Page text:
Literary Wardrobe: The Secret History

“Does such a thing as ‘the fatal flaw’, that showy dark crack running down the middle of a life, exist outside literature? I used to think it didn’t. Now I think it does. And I think that mine is this: a morbid longing for the picturesque at all costs.”

So opens Donna Tartt’s The Secret History. A narrative of intrigue, deception, darkness, and beauty. Every autumn – when the mornings are darker, the trees are dying, and I’m adding a layer of wool – I find myself in hibernation with this novel. There is no other way to read it, as it draws me in with it’s beauty and terror. And every time I read it, I am more deeply in love with it.

Almost as much as I love reading, I love clothes. I spend hours browsing online and in stores. I love beautiful fabrics, classic cuts, and soft dark colours, and I’ve always found what I am reading is reflected in what I wear. New Zealand designer Kate Sylvester created a collection of beautiful clothing titled the ‘Tartt Collection’; the haunting characters and tropes have been manifested in garments: youth, intelligence, sex, death, secrets, and above all, beauty.  These beautiful silks, wools, and linens seem to have been hiding within the novel the whole time.

There is a recurrent scene from those dinners that surfaces again and again, like an obsessive undercurrent in a dream. Julian, at the head of the long table, rises to his feet and lifts his wineglass. “Live forever,” he says. And the rest of us rise too, and clink our glasses across the table, like an army regiment crossing sabres: Henry and Bunny, Charles and Francis, Camilla and I. “Live forever,” we chorus, throwing our glasses back in unison. And always, always that same toast. Live forever.”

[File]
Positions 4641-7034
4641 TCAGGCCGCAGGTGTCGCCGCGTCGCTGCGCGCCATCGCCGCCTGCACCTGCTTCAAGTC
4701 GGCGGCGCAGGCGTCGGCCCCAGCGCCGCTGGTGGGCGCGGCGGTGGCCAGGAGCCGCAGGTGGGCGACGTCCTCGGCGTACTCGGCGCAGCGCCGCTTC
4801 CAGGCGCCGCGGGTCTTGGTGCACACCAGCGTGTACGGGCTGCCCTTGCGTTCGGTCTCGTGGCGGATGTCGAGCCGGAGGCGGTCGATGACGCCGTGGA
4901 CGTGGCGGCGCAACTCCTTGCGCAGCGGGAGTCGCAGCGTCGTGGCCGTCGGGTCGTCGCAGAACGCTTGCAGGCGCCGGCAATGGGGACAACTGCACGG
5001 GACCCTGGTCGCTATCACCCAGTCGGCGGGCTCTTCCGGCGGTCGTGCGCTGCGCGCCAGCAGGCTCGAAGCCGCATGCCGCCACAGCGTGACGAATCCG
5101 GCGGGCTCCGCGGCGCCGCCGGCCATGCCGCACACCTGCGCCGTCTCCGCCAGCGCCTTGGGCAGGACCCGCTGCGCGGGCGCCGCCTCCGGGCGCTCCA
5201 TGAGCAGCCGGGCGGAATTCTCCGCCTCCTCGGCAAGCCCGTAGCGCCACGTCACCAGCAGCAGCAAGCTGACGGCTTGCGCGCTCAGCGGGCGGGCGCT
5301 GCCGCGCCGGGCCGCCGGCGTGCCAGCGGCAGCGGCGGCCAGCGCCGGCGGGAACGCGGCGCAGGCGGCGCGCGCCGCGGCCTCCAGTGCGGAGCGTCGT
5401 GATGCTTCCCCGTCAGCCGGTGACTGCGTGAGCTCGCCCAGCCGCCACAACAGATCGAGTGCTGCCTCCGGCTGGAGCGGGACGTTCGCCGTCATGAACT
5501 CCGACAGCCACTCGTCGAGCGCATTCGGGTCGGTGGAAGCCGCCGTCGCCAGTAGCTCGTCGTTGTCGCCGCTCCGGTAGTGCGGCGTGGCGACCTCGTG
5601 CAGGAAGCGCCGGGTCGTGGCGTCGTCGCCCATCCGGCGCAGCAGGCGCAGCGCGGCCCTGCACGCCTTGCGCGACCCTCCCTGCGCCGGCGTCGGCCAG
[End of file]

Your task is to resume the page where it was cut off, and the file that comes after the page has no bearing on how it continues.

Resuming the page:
“Being the only female in what was basically a boys’ club must have been difficult for her. Miraculously, she didn’t compensate by becoming hard or quarrelsome. She was still a girl, a slight lovely girl who lay in bed and ate chocolates, a girl whose hair smelled like hyacinth and whose scarves fluttered jauntily in the breeze. But strange and marvelous as she was, a wisp of silk in a forest of black wool, she was not the fragile creature one would have her seem.”

If you haven’t read the book, you must. Pick it up, open to the first page, and hibernate.

“It’s a very Greek idea, and a very profound one. Beauty is terror. Whatever we call beautiful, we quiver before it. And what could be more terrifying and beautiful, to souls like the Greeks or our own, than to lose control completely? To throw off the chains of being for an instant, to shatter the accident of our mortal selves? Euripides speaks of the Maenads: head thrown I back, throat to the stars, “more like deer than human being.” To be absolutely free! One is quite capable, of course, of working out these destructive passions in more vulgar and less efficient ways. But how glorious to release them in a single burst! To sing, to scream, to dance barefoot in the woods in the dead of night, with no more awareness of mortality than an animal! These are powerful mysteries. The bellowing of bulls. Springs of honey bubbling from the ground. If we are strong enough in our souls we can rip away the veil and look that naked, terrible beauty right in the face; let God consume us, devour us, unstring our bones. Then spit us out reborn.”

See the whole collection here.

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